When I attended the Traditional Observance Lodge they were initiating a new member as an Entered Apprentice. Like visiting any Lodge it was interesting to see some of the differences from Idaho work. The ritual work was done very well; the officers knew their parts and the side-liners kept silent in respect to the ritual work being done. Once finished they closed the Lodge and we adjourned to the dining room where they held a Festive Board. The food and brotherhood was great: general chit-chat among the Brothers, several toasts, and singing some songs from Anderson's Constitution. In weeks to come, my roommate hosted an educational night for the Lodge where Entered Apprentices came and learned more about the first degree of Freemasonry, not just the catechism required by their Grand Lodge; nothing outlandish, but looking back at lectures written by William Preston and other celebrated Brothers as well as going over the Tracing Board for that degree. In talking with the Junior Warden, I learned quite a bit about what actually goes on in Traditional Observance Lodges versus what others say it is. The goal is simply to return to the practices of early Freemasonry that made Freemasonry great. They are trying to improve the initiatic experience for the candidate by looking back on the history of Freemasonry and using the practices and traditions that are successful.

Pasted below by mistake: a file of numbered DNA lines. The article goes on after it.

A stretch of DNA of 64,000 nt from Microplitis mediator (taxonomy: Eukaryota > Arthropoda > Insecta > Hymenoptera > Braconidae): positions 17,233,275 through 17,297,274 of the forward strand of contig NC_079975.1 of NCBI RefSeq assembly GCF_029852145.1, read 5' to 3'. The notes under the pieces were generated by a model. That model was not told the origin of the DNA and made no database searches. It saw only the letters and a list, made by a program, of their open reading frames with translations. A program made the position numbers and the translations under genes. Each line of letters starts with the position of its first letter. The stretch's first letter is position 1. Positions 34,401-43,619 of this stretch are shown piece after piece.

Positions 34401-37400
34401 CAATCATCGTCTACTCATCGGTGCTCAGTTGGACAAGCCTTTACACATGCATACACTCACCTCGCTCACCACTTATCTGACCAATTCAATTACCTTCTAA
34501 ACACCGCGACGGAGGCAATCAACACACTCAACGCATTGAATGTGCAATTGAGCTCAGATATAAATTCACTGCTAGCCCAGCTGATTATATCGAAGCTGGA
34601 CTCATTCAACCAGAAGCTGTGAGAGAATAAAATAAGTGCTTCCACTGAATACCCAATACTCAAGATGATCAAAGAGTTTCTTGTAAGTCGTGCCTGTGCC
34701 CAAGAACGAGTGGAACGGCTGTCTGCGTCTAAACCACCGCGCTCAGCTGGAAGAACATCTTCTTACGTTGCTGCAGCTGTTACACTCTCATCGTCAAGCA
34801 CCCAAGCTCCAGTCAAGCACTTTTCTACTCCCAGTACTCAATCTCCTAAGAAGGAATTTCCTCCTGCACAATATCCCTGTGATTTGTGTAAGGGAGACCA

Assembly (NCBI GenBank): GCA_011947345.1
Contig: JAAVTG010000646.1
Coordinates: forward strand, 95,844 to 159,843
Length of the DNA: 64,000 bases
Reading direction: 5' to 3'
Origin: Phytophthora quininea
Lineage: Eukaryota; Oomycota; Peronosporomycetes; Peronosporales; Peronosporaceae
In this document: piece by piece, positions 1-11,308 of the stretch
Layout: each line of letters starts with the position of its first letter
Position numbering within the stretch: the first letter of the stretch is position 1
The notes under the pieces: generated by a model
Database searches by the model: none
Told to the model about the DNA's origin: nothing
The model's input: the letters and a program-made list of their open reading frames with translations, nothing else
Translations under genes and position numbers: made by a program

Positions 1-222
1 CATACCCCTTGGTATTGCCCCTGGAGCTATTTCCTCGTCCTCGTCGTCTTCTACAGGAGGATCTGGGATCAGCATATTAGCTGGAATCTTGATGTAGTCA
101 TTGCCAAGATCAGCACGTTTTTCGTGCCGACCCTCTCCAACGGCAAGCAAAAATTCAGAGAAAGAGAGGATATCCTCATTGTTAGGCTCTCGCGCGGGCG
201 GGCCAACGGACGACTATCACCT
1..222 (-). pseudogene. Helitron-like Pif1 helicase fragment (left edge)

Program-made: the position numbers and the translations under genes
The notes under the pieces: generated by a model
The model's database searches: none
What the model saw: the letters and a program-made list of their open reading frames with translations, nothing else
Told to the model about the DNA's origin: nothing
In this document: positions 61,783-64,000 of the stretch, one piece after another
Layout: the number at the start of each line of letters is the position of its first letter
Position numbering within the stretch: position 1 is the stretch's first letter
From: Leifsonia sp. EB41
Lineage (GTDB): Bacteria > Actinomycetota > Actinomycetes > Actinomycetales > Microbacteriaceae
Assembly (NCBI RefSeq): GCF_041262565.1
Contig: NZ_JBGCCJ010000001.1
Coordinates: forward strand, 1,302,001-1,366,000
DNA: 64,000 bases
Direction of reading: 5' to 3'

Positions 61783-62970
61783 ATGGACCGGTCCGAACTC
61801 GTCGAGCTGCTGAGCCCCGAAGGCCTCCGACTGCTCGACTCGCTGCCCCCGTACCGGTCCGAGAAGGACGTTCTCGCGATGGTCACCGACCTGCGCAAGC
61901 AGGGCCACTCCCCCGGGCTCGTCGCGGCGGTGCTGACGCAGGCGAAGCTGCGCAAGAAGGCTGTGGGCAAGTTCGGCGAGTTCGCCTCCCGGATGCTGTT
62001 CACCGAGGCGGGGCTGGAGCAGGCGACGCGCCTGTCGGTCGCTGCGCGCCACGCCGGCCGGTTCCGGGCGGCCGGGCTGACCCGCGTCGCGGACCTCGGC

In "Masonic Reformation" I discuss the "Factory Era" of Freemasonry where Lodges were far more interested in initiating for the sake of initiating, often to get to some of the concordant or appendant orders, while education and understanding of the symbolism fell by the way side. Dues didn't increase with time (and inflation) and for some Freemasonry became nothing more than a fork and knife club. As the years have gone by Freemasonry has decreased and many have speculated on what to do, but few Lodges were doing anything about it. From my observation Traditional Observance Lodges did what many talked about doing. They found something that worked for them. In talking with my roommate and the Junior Warden as well as attending Lodge I saw nothing that contradicted our ritual or the Ancient Landmarks of the Craft. If anything they've attempted to ensure that they make a good first impression on the candidate while ensuring the solemnity of the ritual is upheld. Now, this is not to say some Lodges may exaggerate the adoption of elements that some see as clandestine (even though some of the same elements can be found in groups like the York Rite), but Traditional Observance Lodge is not a unified Lodge system, the Masonic Restoration Foundation isn't the centralized authority over Traditional Observance Lodges; each Tradtional Observance Lodge still reports and is beholden to their Grand Lodge. Each Traditional Observance Lodge finds elements that works for them and adopts them.